Murdaugh ‘fuzzy’ in testimony about new story details

Beginning at 9:30 am, the video at the top of the story will play a live video feed of the Friday, Feb. 24 proceedings in the Alex Murdaugh double murder trial or a replay upon completion.

Disgraced South Carolina attorney Alex Murdaugh tested Friday at his double murder trial that he cooperated with police investigating the deaths of his wife and son in every way except mentioning the last time he saw them alive.

Murdaugh returned to the stand in his own defense for a second day, and the prosecutor Creighton Waters had the defendant walk through what he repeatedly called Murdaugh’s “new story” about what happened at the kennels where the bodies would later be found the night of the killings .

For 20 months since the June 2021 killings, Murdaugh insisted that he was never at the kennels. But after more than a year, state agents hacked his son’s iPhone and found a video with Alex Murdaugh’s voice for less than five minutes before the victims stopped using their cellphones and prosecutors thought they were shot.

Waters asks Murdaugh if he meant what he told the jury Thursday — that he tried to help police find the killers.

Power, prestige and privilege:Inside the rise and fall of the Murdaugh dynasty in South Carolina

“Other than lying to them about going to the kennels, I was cooperative in every aspect of this investigation,” Murdaugh said.

“Very cooperative except maybe the most important fact of all, that you were at the murder scene with the victims just minutes before they died,” Waters replied.

Alex Murdaugh can’t remember details about time at dog kennels

Murdaugh, 54, is charged with murder in the deaths of his wife, Maggie, 52, and their 22-year-old son, Paul. He faces 30 years to life in prison if convicted.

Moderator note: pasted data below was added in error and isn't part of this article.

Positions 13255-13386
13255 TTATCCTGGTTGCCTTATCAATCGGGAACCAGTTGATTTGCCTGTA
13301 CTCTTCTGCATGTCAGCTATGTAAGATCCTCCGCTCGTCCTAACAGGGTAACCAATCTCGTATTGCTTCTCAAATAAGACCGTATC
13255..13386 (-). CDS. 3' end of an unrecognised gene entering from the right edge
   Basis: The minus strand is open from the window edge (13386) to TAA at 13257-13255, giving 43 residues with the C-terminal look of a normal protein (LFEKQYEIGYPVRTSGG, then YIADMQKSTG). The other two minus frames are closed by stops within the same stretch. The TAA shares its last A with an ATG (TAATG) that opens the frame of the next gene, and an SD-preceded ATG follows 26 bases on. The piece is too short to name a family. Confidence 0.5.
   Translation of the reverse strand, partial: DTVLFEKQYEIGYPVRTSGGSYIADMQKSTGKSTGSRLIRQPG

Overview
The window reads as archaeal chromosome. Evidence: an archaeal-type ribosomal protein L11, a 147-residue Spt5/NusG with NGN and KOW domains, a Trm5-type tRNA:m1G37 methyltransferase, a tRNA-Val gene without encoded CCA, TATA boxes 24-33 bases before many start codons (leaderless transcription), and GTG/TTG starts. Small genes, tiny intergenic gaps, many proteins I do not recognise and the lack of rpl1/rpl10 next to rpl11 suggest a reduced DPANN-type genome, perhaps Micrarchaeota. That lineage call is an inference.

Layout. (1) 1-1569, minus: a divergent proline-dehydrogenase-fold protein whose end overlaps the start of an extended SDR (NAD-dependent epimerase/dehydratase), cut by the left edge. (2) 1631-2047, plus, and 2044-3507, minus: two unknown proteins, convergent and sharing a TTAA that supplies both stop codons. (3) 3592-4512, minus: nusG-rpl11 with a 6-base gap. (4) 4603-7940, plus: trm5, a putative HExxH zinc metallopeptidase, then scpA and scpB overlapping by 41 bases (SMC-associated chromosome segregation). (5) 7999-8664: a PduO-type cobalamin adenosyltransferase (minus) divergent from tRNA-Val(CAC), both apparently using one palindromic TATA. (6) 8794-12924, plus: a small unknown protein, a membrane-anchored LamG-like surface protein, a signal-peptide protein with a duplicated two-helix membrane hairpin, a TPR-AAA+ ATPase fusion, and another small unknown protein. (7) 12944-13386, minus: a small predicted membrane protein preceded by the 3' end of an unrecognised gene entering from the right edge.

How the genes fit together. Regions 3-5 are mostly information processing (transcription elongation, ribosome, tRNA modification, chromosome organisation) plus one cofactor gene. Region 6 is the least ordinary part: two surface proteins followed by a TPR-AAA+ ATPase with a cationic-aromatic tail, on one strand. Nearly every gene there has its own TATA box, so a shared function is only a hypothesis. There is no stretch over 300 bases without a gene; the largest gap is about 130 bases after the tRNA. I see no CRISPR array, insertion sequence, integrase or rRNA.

Waters tried to get more details from Murdaugh about what happened during the kennel visit, saying this was all new to investigators since he was only admitted to it in court Thursday.

The details are critical. The video ended just before 8:46 pm and both Paul and Maggie Murdaugh stopped using their cellphones about three minutes later.

Murdaugh couldn’t remember how long he was at the kennels, whether he got blood on his hands pulling a dead chicken from a dog’s mouth or the last words he would ever say to his son and his wife.

“There would have been some exchange,” Murdaugh said.

Waters said it appeared Murdaugh remembered a lot of specifics when the details were critical, but not when they might get him in trouble.

“You disagree with my characterization that you have a photographic memory about the details that have to fit now that you know these facts but you’re fuzzy about the other stuff that complicates that?” Waters said.

Murdaugh said Friday that after the brief kennel visit, he returned to the family’s house about 1,150 feet (350 meters) away on a golf cart, lay down for a few minutes and then got up to get ready to visit his ailing mother about 9: 02 pm, a time verified by step data on his cellphone, which he didn’t take to the kennels.

Waters has not asked Murdaugh directly if he killed his wife or son or knows who did. On the Thursday stand, tears ran down Murdaugh’s cheeks when his lawyer asked if he blew his son’s brains out or shot his wife several times.

“I would never intentionally do anything to hurt either one of them,” Murdaugh said.

Until the kennel questions, much of the cross-examination of Murdaugh concentrated on how he stole money from clients and his law firm and the addiction to opioids that Murdaugh said led to the thefts.

Alex Murdaugh gives testimony in his murder trial at the Colleton County Courthouse in Walterboro, Thursday, Feb.  23, 2023. Grace Beahm Alford/The Post and Courier/Pool

Alex Murdaugh gives testimony in his murder trial at the Colleton County Courthouse in Walterboro, Thursday, Feb. 23, 2023. Grace Beahm Alford/The Post and Courier/Pool

Prosecutors have said Murdaugh killed his wife and son to gain sympathy to buy time because his financial misdeeds were about to be discovered. Murdaugh stanchly denied killing them in questioning Thursday from his attorneys.

Murdaugh avoided yes or no answers in cross-examination, instead repeating questions and then setting off on meandering answers tangential to the prosecutor’s questions.